Chapter 71: The Sick Mind
“To know without knowing is best.
Not knowing without knowing it is sick.
To be sick of sickness is the only cure.
The wise aren’t sick.
They’re sick of sickness,
So they’re well.”
~ Tao Te Ching: A Book about the Way and the Power of the Way, trans. Ursula K. Leguin (Shambhala, Boulder: 2019)
There is more to this than Socrates’ famous insight that his wisdom consisted in knowing what he did not know. That is what you might call existential ignorance. Socrates connected this with self-knowledge: he realized he was not just grasping some fact about his own psychology through introspection, but gaining insight into human nature and, beyond this, into the relationship between humanity and the cosmos. To “know thyself” is not to acquire comprehensive knowledge of your own psychology, but to discover where you are in the cosmic order.
The question is how you are to proceed in light of—or, rather, in the darkness of—that realization. This leads to what we might call ethical ignorance. Nietzsche thought it entailed a kind of imperative:
“It does not suffice that you realize the ignorance in which humans and animals live, you also have to have the will to be ignorant and learn more. You need to comprehend that without this kind of ignorance life would become impossible, that only on condition of this ignorance can what lives preserve itself and flourish.”
“The will to be ignorant” sounds at odds with Nietzsche’s other, more well known concept of the “will to power.” In our modern, data-driven world, information is power, and the more the better. There is no holy of holies, no boundary we recognize and respect as sacred and forever beyond our ken (besides, say, black holes, whose center exerts a kind of spiritual gravity over the secular imagination). The deliberate cultivation of ignorance, then, sounds like weakness. Moreover, Nietzsche connects ignorance with learning, and learning, we tend to think, is about acquiring more knowledge, converting more of the terra incognita into our map of the world. What gives?
When we describe patterns of thought or action as “pathological,” what we are really saying is that they are governed by sick (pathos) ideas (logos); ideas that are either false or harmful or both. Some of them we develop on our own, but most of them we absorb osmotically from our culture. They are the skeleton of the stories our culture tells about itself—tells us about us. What is weird about our WEIRD (Western, Educated, Industrialized, Rich, and Democratic) culture is that it does not know that the story it tells about itself is a story. It is said that we live in an “Information Age” because of the prevalence of “information technology,” but information is meaningless without context. Put another way, a society organized around the production, distribution, and consumption of information is not organized around anything. Put simply, it it nihilistic. We haven’t just deregulated the economy; we’ve deregulated meaning itself.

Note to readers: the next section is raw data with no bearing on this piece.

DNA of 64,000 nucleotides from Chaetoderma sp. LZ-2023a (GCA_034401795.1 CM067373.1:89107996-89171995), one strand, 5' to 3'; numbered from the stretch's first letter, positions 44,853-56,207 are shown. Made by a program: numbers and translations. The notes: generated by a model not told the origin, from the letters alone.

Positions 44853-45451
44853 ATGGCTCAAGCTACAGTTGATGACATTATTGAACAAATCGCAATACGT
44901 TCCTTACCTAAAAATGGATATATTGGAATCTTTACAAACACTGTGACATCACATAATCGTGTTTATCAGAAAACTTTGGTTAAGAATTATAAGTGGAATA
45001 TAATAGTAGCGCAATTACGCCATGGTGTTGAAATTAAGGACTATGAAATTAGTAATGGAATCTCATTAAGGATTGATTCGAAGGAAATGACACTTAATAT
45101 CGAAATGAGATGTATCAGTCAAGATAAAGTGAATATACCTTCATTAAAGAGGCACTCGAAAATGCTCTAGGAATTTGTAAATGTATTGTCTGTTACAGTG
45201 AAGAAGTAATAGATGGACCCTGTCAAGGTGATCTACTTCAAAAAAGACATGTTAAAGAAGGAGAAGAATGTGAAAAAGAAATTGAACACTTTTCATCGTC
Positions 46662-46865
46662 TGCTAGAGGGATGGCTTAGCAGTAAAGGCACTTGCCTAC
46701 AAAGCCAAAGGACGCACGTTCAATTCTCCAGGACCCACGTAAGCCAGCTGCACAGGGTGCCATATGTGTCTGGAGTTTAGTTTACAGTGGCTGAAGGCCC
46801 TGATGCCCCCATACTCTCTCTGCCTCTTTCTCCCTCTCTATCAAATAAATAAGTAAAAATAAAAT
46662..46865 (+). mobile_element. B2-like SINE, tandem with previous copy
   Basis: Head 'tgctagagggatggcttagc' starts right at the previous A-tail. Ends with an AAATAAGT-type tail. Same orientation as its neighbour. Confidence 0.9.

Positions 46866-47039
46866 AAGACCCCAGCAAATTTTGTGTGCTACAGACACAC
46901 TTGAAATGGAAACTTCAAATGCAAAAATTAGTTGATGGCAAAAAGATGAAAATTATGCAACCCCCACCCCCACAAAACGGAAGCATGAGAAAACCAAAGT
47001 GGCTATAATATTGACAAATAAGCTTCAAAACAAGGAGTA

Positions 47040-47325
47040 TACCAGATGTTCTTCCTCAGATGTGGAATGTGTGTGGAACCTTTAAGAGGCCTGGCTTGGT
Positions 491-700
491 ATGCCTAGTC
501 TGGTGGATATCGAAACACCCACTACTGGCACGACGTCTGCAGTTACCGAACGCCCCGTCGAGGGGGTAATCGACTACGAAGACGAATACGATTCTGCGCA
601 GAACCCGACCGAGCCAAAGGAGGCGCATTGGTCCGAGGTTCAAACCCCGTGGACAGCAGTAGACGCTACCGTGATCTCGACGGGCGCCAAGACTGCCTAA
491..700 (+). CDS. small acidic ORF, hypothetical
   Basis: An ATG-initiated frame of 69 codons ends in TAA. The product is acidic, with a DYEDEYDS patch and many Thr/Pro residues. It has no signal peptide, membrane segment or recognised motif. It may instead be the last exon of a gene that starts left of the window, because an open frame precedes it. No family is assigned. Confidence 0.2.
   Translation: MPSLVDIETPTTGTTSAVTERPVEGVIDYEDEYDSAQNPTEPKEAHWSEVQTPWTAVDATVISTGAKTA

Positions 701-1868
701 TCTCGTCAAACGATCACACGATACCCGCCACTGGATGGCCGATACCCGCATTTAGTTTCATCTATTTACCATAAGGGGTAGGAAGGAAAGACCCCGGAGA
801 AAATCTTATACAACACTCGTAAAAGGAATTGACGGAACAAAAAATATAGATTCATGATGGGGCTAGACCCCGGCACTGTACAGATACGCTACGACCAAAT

It is easy for us to look back at pre-modern cultures and regard them as backward, simplistic, ignorant, “primitive,” and so on. But what if they knew something we didn’t? What if the sacred canopies of their cultures—their myths and rituals that, to us, seem irrational and superstitious—were sturdy psychological scaffolds that showed them what was worth paying attention to? What if such cultural “blinders” helped them walk straight, precisely by narrowing their field of vision?
Granted, much of their ignorance, while useful, was surely unconscious. Now that all such blinders have been “disrupted” by our information technology, our task is different: the cultivation of conscious ignorance. The will to ignorance is not at odds with Nietzsche’s will to power, but an enlightened form of it. It is the will not just to know oneself, but to master oneself: to not be a slave to the sick ideas we have absorbed from our culture, to gain power over the impulse to know what isn’t worth knowing. Just as not eating too much leads to a healthy body, not knowing too much leads to a healthy mind.
New to the Dao Du Jour? Check out “Day 0.”